GNUstep provides robust facilities for persisting objects to disk or sending them over a network connection (to implement Distributed Objects). One class of facilities is referred to as property list serialization, and is only usually used for NSDictionary and NSArray container objects, and NSNumber, NSData, NSString, and NSDate member objects. It utilizes primarily text-based formats.

Saving to and loading back from a serialized property list representation will preserve values but not necessarily the classes of the objects. This makes property list representations robust across platforms and library changes, but also makes it unsuitable for certain applications. Archiving, the second class of GNUstep persistence facilities, provides for the persistence of a graph of arbitrary objects, with references to one another, taking care to only persist each individual object one time no matter how often it is referred to. Object class identities are preserved, so that the behavior of a reloaded object graph is guaranteed to be the same as the saved one. On the other hand, the classes for these objects must be available at load time.


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8.7.1 Property List Serialization

Serialized property list representations (sometimes referred to as "plists") are typically saved and restored using methods in collection classes. For example the NSDictionary class has -writeToFile:atomically: to save, +dictionaryWithContentsOfFile to restore, and NSArray has similar methods. Alternatively, if you wish to save/restore individual NSData or other objects, you can use the NSPropertyListSerialization class. (There are also NSSerializer and NSDeserializer classes, but these are deprecated in Mac OS X and are not really needed in GNUstep either, so should not be used.)

Serialized property lists can actually be written in one of three different formats - plain text, XML, and binary. Interconversion amongst these is possible using the pldes and plser command-line tools (see the tools reference).


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8.7.2 Archives

Archiving utilizes a binary format that is cross-platform between GNUstep implementations, though not between GNUstep and Mac OS X Cocoa. Archiving, like serialization in Java, is used both for saving/restoring objects on disk and for interprocess communications with Distributed Objects. For an object to be archivable, it must adopt the NSCoding protocol. The coding process itself is managed by instances of the NSCoder class and its subclasses:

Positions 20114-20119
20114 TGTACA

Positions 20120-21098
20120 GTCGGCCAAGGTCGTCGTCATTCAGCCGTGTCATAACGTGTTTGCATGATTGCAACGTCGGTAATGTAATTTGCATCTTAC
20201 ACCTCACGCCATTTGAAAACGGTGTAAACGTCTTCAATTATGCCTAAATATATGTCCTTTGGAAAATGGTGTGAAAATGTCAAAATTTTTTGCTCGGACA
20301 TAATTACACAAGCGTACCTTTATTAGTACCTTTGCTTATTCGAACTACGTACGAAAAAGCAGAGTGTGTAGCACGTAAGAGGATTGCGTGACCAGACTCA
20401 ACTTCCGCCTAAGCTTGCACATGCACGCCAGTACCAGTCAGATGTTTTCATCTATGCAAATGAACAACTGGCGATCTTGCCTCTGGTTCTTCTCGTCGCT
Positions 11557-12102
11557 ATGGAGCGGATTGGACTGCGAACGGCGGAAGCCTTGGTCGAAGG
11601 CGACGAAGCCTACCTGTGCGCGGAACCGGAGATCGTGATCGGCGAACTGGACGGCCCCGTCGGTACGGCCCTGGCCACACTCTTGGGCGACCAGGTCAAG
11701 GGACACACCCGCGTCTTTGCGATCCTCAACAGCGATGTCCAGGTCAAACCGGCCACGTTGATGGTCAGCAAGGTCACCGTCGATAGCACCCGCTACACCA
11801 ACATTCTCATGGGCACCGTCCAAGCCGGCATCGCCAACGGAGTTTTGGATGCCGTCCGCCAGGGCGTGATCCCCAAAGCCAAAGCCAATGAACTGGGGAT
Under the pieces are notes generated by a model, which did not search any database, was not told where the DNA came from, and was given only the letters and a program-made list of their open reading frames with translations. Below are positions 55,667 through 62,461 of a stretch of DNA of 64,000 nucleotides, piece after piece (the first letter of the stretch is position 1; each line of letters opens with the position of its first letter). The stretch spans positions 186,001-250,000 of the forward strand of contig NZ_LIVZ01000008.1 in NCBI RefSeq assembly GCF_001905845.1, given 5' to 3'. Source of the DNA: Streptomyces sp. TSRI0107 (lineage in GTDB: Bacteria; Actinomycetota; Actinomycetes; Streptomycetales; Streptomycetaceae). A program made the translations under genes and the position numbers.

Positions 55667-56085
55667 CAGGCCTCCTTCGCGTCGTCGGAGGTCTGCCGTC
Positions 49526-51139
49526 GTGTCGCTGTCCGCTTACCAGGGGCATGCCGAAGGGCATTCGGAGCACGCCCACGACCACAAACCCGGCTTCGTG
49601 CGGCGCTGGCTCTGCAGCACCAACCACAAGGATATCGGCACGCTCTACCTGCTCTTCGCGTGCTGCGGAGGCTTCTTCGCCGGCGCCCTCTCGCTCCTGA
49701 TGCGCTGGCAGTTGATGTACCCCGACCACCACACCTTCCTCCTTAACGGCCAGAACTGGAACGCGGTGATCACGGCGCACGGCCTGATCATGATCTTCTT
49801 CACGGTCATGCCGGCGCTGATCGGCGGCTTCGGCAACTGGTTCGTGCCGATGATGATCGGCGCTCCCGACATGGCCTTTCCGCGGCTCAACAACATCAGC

NSCoder

Base class, defines most of the interface used by the others.

NSArchiver, NSUnarchiver

Sequential archives that can only be saved and restored en masse.

NSKeyedArchiver, NSKeyedUnarchiver

Random access archives that can be read from and written to on an individual-object basis and provide more robust integrity in the face of class changes.

NSPortCoder

Used for Distributed Objects.

The basic approach to accessing or creating an archive is to use one of the convenience methods in an NSCoder subclass:

+ (BOOL) archiveRootObject: (id)object toFile: (NSString *)file

Save object and graph below it to file. 'YES' returned on success. Both NSArchiver and NSKeyedArchiver support.

+ (NSData *) archivedDataWithRootObject: (id)object

Save object and graph below it to a byte buffer. Both NSArchiver and NSKeyedArchiver suport.

+ (id) unarchiveObjectWithFile: (NSString *)file

Load object graph from file. Both NSUnarchiver and NSKeyedUnarchiver support.

+ (id) unarchiveObjectWithData: (NSData *)data

Load object graph from byte buffer. Both NSUnarchiver and NSKeyedUnarchiver support.

To obtain more specialized behavior, instantiate one of the classes above and customize it (through various method calls) before instigating the primary archiving or unarchiving operation.

From the perspective of the objects being archived, the NSCoding protocol declares two methods that must be implemented:

-(void) encodeWithCoder: (NSCoder *)encoder

This message is sent by an NSCoder subclass or instance to request the object to archive itself. The implementation should send messages to encoder to save its essential instance variables. If this is impossible (for whatever reason) an exception should be raised.